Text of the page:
Fast: Just Try to Pick It

I feel a software-development management article coming on.

Good, cheap, fast: Pick two.

Of course it isn’t just software that is subject to this rule/mantra. In life in general, we really can’t have it all. I’d sort of come to terms with that but now this lovely pandemic has taken it to new heights. “Good” is defined for us: it must be a PCR test. Any old test won’t do. And forget “cheap”: It isn’t even on offer. That leaves “fast.”

What constitutes “fast” in this context? To board a flight to the USA, I need a timely COVID-19 test. The stick must go up my nose no longer than 72 hours before my departure time. Simple, eh? Not so fast. The test must also be time-certain. I must have my negative result in hand as I try to board my flight.

Now, the “good” test takes anywhere from 24 to 72 hours to be processed. Factor in weekends, statutory holidays, clinic hours, and schedules of available appointments, and it’s easy to see that I might not be able to book a test at the outer range of that 72-hour window. But if I book within it — say, as just one hypothetical example, a mere 48 hours before my flight — I run the risk of not having my result fast enough.


The free market for test results will catch up with these requirements, I have no doubt. Next year I expect we’ll have oodles of options for a fast test.

Some of them may even be cheap.

That would be good.


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13 Responses to Fast: Just Try to Pick It

  1. Pingback: New. But Normal? | Traditional Iconoclast

  2. Jim Taylor says:

    Two out of three wouldn’t be too bad. Might even be workable. The trouble is that right now we can only count on one out of three.
    Here in B.C., we suffer through smoke-particle pollution higher than Delhi and Beijing. We long for wind, to blow the smoke away. But when/if it comes, it will fan the flames of forest fires. Similarly, we yearn for rain. But when rain comes, the earth will be too parched to retain the water. Wind, fire, flood — pick any two….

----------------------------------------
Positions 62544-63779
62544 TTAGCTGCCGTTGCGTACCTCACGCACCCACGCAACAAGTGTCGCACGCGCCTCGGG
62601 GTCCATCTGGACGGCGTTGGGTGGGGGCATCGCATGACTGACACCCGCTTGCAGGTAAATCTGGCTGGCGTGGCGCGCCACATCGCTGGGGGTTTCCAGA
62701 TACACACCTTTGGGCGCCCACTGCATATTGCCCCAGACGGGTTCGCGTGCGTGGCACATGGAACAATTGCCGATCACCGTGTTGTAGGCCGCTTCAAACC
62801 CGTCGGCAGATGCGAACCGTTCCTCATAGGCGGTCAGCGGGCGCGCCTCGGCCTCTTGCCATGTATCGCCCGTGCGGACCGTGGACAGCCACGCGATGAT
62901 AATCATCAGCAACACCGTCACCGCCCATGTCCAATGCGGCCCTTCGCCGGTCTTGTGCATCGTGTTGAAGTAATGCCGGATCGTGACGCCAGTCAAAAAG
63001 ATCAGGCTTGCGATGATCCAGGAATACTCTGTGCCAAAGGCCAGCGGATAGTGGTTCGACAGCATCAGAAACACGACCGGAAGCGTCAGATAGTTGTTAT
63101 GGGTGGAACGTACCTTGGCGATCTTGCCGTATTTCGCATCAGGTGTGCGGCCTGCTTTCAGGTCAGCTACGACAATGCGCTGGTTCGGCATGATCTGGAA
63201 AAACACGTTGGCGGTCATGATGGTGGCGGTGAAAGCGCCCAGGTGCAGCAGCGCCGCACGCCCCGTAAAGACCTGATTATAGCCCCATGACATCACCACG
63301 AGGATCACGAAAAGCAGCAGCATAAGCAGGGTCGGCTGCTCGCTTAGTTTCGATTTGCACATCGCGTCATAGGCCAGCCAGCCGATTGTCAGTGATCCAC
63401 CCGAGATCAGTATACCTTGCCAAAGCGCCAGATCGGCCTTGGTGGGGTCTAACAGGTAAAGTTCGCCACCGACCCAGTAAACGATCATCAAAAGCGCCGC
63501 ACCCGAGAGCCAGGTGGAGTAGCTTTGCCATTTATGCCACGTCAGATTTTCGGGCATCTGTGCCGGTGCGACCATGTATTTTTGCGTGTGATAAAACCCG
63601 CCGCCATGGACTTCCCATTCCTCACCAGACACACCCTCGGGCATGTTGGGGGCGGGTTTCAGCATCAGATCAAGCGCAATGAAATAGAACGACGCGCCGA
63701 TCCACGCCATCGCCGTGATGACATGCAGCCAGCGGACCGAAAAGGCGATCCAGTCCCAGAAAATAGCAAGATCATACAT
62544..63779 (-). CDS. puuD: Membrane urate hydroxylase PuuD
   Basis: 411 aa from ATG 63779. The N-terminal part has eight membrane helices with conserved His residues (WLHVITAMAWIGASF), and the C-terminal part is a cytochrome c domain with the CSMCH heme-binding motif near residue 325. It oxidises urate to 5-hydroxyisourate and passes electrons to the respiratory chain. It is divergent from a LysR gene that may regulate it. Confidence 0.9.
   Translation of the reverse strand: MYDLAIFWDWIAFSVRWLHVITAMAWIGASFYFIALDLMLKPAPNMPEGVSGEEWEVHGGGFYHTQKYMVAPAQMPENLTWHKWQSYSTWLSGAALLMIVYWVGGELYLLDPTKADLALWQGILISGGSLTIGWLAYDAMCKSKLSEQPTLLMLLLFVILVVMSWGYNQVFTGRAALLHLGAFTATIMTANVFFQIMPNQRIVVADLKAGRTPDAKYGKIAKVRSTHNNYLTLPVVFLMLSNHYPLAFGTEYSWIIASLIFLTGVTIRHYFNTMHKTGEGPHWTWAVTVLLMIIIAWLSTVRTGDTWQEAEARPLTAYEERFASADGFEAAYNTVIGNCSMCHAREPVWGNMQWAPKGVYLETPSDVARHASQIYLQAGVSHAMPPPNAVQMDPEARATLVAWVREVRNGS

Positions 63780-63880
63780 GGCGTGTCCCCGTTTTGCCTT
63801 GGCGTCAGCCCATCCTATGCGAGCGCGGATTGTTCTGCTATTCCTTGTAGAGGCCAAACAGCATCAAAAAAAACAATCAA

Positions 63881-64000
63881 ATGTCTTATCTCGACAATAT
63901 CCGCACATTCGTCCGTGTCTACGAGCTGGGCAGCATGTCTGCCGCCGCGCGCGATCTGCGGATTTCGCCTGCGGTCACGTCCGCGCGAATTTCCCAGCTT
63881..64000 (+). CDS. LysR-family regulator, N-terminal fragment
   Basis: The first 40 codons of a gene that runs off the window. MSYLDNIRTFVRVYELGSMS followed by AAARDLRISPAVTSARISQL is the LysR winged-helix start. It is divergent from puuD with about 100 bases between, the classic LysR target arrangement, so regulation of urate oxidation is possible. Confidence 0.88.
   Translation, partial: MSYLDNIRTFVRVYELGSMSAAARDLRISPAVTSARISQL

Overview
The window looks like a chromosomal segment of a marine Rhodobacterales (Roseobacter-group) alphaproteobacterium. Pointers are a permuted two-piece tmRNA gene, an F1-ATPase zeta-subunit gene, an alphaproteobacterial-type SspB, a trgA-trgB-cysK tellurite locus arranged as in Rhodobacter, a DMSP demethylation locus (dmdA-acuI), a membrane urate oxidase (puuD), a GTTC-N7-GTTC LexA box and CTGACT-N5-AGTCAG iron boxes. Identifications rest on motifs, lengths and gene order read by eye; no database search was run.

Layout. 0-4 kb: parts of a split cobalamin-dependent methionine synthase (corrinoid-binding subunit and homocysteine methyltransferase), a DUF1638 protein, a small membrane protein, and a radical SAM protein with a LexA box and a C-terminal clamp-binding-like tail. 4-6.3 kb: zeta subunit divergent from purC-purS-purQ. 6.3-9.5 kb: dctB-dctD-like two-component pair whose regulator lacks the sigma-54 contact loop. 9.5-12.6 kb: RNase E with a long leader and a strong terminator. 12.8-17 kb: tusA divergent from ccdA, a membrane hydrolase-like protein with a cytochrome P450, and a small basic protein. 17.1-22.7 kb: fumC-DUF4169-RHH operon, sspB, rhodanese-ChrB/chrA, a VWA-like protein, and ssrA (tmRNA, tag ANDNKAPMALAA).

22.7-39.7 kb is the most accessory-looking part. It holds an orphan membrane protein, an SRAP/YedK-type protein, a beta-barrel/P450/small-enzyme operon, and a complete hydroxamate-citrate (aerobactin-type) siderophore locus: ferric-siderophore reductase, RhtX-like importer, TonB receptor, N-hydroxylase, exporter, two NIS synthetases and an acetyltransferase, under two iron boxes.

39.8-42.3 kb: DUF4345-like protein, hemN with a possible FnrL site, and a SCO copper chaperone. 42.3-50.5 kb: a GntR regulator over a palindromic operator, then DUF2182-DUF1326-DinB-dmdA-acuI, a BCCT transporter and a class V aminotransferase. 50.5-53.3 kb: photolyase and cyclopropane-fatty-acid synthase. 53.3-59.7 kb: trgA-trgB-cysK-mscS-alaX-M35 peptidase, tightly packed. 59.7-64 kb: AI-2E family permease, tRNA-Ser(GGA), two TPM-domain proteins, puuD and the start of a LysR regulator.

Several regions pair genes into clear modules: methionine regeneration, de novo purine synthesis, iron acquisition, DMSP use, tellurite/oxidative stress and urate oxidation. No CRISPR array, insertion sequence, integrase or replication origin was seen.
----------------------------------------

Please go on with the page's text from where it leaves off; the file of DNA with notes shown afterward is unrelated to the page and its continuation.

Jim T

  3. Ken from Kenora says:

    Oh Isabel, now you’ve got me thinking about the ridiculous unavailability of rapid testing! I’ll be dwelling on that for the next few hours. It is infuriating that the NA Governments have not thrown full weight behind this and have it so readily and rapidly available to every corner of the populace.
    The conspiracy theorist in me wants to think that it is Big Pharma lobbying and denying this solution for the good of the world. All this, by the way, while I’m very happy that Big Pharma produced the vaccines so rapidly.

    • Isabel Gibson says:

      Kenora Ken – Yes, I know what you mean. In the very early days of this there was an epidemiologist at Harvard or somesuch who argued that although PCR tests catch infections that rapid tests miss, those extra cases are no longer infectious. I don’t know the rights/wrongs of it, but he figured we should all have a kit of rapid tests we could use before going anywhere. It sure seemed to make sense . . .

  4. barbara carlson says:

    “The free market for test results will catch up with these requirements, I have no doubt. Next year I expect we’ll have oodles of options for a fast test.”

    They will be $1 at the Dollar Store, like pregnancy tests. (work with me. :D)

    • Isabel Gibson says:

      Barbara – 🙂 Or as Kenora Ken notes, maybe rapid tests will be available everywhere. We can hope. While we’re, you know, achieving equanimity.

  5. Just stay home. 🙁

    • Isabel Gibson says:

      Judith – Yeah no. I’d just stay in Canada but some of the family has washed-up in Colorado recently; hence the navigation of testing regimes in two countries.

      • If “washed-up in Colorado” is like “busted flat in Baton Rouge,” I hear you can flag a diesel down. Maybe that branch of the family could make their way north? And those truckers seem to make it over the Canadian border, no problem, pandemic or not.

        • Isabel Gibson says:

          Laurna – <> And sing the blues, I guess. 🙂 Road travel south is still a no-no so air it is for now. We’ll see how it goes . . .

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